Why is the Rh factor important?
Many of the complications that could arise during your pregnancy are unpredictable. Sometimes, your body acts in unexpected ways and the health of you and your baby could be compromised during gestation. However, you and your doctor might be able to successfully predict certain complications. One such complication is your baby's Rh factor.
If you are considering becoming pregnant, your doctor will probably suggest that you and your partner get a blood test to determine whether you are both Rh positive or negative. The blood test will give you valuable information about the proteins attached to your blood cells. Until you're pregnant, the positivity or negativity of your Rh antigens won’t matter. If you do not have Rh proteins on your blood cells, you are Rh-negative. These proteins are the type of antigen responsible for attacking viruses and infections that threaten your immune system.
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What do the results of this test mean for you and your baby?
If you and your partner share the same results, nothing at all. For example, if you find out that you and your partner are both Rh negative, no related complications will arise. The same goes for couples that are both Rh-positive. However, if you are Rh-negative and your partner is positive, a problem could arise. When the mother is negative and the father is positive, there's a chance that the baby could inherit the positivity from the father. When this happens, the mother’s blood will attack that of the baby should the blood combine inside the womb. Essentially, the mother's body will assume that the baby is an intruder and attempt to kill its cells. Unfortunately, it works, and it could seriously harm the baby.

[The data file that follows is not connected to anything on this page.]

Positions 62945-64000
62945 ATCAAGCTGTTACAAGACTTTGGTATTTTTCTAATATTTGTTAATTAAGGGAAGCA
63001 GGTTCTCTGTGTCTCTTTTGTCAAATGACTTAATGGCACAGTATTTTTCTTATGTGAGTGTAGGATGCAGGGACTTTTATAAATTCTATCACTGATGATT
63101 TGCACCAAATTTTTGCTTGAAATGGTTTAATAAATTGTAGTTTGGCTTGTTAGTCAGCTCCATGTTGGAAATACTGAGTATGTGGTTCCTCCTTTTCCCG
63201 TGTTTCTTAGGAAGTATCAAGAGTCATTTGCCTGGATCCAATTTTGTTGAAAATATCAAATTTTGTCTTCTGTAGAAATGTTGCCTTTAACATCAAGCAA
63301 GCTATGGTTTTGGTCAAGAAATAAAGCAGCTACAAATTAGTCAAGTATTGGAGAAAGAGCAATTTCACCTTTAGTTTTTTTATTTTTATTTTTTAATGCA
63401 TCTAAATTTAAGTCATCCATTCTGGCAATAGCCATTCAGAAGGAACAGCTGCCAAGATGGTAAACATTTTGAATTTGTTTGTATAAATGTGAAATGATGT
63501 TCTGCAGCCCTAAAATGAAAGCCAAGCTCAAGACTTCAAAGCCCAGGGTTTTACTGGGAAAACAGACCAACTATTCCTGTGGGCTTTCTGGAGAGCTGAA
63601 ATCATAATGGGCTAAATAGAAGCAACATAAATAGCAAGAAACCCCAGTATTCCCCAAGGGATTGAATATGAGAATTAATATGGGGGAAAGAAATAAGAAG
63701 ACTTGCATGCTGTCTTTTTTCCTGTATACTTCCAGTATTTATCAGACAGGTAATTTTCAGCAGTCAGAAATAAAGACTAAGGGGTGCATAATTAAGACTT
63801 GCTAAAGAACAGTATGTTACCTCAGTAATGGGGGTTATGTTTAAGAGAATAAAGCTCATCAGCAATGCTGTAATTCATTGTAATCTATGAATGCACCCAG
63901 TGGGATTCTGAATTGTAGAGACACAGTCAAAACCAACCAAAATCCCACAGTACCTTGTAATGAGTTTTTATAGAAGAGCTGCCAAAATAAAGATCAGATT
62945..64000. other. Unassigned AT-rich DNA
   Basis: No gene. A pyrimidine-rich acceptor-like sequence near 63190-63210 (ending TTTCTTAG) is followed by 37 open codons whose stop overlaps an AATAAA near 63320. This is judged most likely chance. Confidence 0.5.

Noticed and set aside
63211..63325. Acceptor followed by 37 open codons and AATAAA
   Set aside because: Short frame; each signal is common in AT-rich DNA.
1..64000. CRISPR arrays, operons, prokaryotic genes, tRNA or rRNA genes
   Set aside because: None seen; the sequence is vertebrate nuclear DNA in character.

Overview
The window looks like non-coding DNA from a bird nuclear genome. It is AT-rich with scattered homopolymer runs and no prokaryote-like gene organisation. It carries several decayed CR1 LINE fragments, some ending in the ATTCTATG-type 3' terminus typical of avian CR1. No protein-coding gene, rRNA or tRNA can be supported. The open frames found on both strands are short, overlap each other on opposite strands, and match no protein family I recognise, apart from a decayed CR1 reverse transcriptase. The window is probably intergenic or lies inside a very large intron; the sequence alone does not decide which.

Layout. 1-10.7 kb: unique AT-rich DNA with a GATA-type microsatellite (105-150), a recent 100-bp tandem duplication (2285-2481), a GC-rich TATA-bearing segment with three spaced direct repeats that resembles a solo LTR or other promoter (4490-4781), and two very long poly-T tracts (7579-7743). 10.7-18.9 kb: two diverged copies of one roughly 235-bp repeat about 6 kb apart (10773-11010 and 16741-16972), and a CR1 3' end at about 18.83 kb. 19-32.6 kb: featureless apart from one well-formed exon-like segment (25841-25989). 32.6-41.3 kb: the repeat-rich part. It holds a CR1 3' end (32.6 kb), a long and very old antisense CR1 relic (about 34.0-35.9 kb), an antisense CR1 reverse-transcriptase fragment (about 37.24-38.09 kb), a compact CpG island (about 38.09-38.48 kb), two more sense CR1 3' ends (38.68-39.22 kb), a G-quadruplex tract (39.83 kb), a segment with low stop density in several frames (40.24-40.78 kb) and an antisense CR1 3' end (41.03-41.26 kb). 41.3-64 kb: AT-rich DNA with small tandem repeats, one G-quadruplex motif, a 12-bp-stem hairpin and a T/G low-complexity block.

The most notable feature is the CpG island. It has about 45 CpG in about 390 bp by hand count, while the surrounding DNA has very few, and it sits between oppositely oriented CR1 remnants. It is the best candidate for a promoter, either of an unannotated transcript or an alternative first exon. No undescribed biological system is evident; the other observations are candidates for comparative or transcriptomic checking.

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When the mother's blood attacks that of the baby, he or she could develop anemia or hemolytic disease. This condition can cause brain damage, illness, and even death in many cases. There are ways to prevent your baby from suffering if you find out you are negative and your partner is positive. The first step is getting a blood test with your partner before conception to determine if your baby will even be at risk. If so, you’ve probably already chosen to have a baby together, so you probably won't just leave to find someone with a more favorable Rh factor. Instead, you can seek out treatment to lower your baby's risk.
Source: J. DeCoteau: Positive Antiglobulin Test in Association with Sulindac: Involvement of the Rh Factor Volume 64 Issue 3 pp. 173-183 March 2009